If you’ve been around a group of homeschoolers, you may have heard the term homeschool co op being thrown around here and there. And, especially if you’re new to the homeschooling community, you may be wondering, “What is a homeschool co-op?” (Or, “What happens in a homeschool co-op?”)
Homeschool Co-op Definition
A homeschool co-op is a group of homeschoolers that meet-up regularly for a specific purposes and to cooperatively to achieve common goals. In some cases, the co-op may meet several times each week and provide academic enrichment classes. The group or class will be listed by city for each state. There are also other homeschool co-ops like a homeschool buyers co-op that offers discounts on homeschool materials and social homeschool co-ops where families meet up for field trips, outside classes, and more.
IN THIS WHAT IS A HOMESCHOOL CO-OP POST, WE’LL COVER:
- Definition of a Homeschool Co-op
- What Is a Homeschool Co-op (a closer look)
- How Do Homeschool Co-ops Work (AND why should I care)?
- Different Types of Homeschool Co-ops
- Should I Join a Co-op?
- EYE OPENING Homeschool Co-op Pros and Cons
- Starting a Homeschool Co-op
- How Do I Find a Homeschool Co-op Near Me?
- Is There An Online Homeschool Co op Available?
ALSO, DON’T MISS OUR HOMESCHOOL GROUP INVITE AT THE BOTTOM OF THIS POST! [SCROLL DOWN]
Now that you have a basic definition, let’s take a closer look . . .
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What Is a Homeschool Co-op?
You may already know, but co-op is short for cooperative.
And, it’s not a term that is exclusive to the homeschooling community.
It is a word that simply means:
a group working together for a common goal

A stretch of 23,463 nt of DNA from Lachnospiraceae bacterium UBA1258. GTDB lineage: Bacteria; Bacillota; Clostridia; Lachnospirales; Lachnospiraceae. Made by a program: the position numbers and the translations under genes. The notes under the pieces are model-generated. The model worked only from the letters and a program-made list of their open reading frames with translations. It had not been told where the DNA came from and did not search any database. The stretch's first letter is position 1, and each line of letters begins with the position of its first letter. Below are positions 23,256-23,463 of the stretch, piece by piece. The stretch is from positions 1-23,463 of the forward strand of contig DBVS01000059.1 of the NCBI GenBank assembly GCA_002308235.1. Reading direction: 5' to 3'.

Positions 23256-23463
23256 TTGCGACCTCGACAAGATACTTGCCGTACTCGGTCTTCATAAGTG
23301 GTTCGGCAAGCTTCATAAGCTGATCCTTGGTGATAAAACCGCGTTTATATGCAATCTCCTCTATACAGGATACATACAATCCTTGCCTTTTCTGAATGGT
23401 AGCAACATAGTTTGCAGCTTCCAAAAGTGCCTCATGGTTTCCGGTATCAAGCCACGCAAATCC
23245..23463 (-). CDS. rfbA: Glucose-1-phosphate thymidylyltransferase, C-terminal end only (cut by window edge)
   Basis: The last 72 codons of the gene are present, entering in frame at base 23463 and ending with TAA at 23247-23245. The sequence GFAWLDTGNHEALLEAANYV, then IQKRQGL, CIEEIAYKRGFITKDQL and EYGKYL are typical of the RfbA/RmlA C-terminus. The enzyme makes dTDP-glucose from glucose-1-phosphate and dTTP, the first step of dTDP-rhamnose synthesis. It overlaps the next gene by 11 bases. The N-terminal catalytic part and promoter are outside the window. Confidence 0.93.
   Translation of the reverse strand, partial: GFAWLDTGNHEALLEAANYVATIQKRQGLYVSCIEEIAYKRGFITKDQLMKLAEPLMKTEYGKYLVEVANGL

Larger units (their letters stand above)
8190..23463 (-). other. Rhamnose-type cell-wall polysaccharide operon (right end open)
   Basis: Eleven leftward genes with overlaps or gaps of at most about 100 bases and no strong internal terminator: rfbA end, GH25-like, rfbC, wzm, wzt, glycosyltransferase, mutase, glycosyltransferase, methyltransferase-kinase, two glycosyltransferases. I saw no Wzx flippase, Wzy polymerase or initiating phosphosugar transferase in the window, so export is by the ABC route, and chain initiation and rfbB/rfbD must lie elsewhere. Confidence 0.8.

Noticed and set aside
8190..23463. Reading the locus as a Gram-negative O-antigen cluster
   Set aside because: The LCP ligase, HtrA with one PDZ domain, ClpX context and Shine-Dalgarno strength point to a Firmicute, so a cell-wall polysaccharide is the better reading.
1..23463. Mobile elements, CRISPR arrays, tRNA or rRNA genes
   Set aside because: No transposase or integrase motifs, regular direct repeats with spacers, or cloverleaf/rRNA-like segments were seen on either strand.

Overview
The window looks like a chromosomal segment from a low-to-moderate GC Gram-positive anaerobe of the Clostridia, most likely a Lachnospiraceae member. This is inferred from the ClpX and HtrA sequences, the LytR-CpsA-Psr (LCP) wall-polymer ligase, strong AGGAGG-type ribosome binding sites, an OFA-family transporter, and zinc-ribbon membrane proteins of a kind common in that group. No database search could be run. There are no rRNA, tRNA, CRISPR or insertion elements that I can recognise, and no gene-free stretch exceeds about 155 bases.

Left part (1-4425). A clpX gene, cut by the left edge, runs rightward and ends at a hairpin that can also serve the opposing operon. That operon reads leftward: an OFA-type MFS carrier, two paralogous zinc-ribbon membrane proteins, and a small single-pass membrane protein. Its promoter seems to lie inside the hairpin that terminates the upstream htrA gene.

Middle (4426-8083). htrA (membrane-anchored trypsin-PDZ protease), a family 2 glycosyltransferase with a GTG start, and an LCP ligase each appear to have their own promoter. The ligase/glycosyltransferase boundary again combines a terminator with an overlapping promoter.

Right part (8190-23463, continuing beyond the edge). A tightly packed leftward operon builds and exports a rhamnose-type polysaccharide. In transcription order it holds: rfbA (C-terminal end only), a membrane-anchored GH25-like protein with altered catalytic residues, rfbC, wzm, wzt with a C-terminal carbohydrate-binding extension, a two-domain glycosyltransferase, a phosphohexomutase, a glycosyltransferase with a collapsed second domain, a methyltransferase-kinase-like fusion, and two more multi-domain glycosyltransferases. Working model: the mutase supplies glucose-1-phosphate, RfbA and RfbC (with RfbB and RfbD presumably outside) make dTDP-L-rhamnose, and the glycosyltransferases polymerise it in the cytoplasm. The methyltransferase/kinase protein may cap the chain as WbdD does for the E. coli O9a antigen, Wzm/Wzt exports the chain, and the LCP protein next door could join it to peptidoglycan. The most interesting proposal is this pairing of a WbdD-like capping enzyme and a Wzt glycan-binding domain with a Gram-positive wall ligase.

For homeschooling, co-ops are generally organized by a group of homeschooling parents for a variety of reasons that act as a homeschool support group to achieve common goals.
Homeschooling co-ops may form to:
- Offer classes
- Organize field trips
- Participate in group arts and crafts
- Provide social time for homeschoolers
- Create a homeschool buyers co-op to get the benefits of group discounts
- & more.
Although one of the most popular type of homeschool co-ops is the homeschool co op classes, you can see that there are many types of co ops available for homeschooling families.
SO . . .
. . . be sure that you understand the different types of homeschooling co ops before signing up for one!
If your goal is to just find other homeschoolers for meet-ups, joining a homeschool co-op that organizes classes that meet three days a week probably isn’t going to work for you.
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How Do Homeschool Co-ops Work? | Different Types of Homeschool Co-ops
How homeschool co-ops work will depend on the type of co-op it is.
1. Academic Enrichment Classes / Co-ops
Many co-ops are academic, focusing on offering classes on different topics.
If you have a homeschool co-op that offers classes, the group will need to:
- Hire a teacher, OR
- Pay “tuition” to a center or organization that offers this type of co-op, OR
- Each parent in the co-op must sign up to teach a topic of choice or an assigned topic.
The group will also need to decide how often they meet.
Some homeschool co-ops meet weekly or even several times a week, while others meet monthly (or a couple of times each month).
A popular homeschool co-op is Classical Conversations.
It is a “nation-wide program that helps train and equip parents to provide their children with a Christian classical education.”
It is heavy with parent involvement (with parents required to attend the classes and often acting as tutors) and usually meets for an extended period once or twice each week.
However, Classical Conversations is just one example of an academic enrichment homeschool co-op.
2. Homeschool Buyers Co-op
Another co-op you may hear about frequently is a homeschool buyers co-op.
In this type of cooperative, homeschoolers join with a group of other homeschoolers to receive volume discounts for curricula, books, lessons, and other educational resources.
Generally, homeschoolers join a homeschool buyers co-op for free or a low membership price.
The more people that are in a homeschool buyers co-op, the bigger the potential savings that are passed on to the members because the co-op can buy a large amount of products at a deeply discounted price.
Although these kinds of co-ops may sponsor or hold events for homeschool groups, they are not often co ops that do regular meet ups.
3. Social Homeschool Co-ops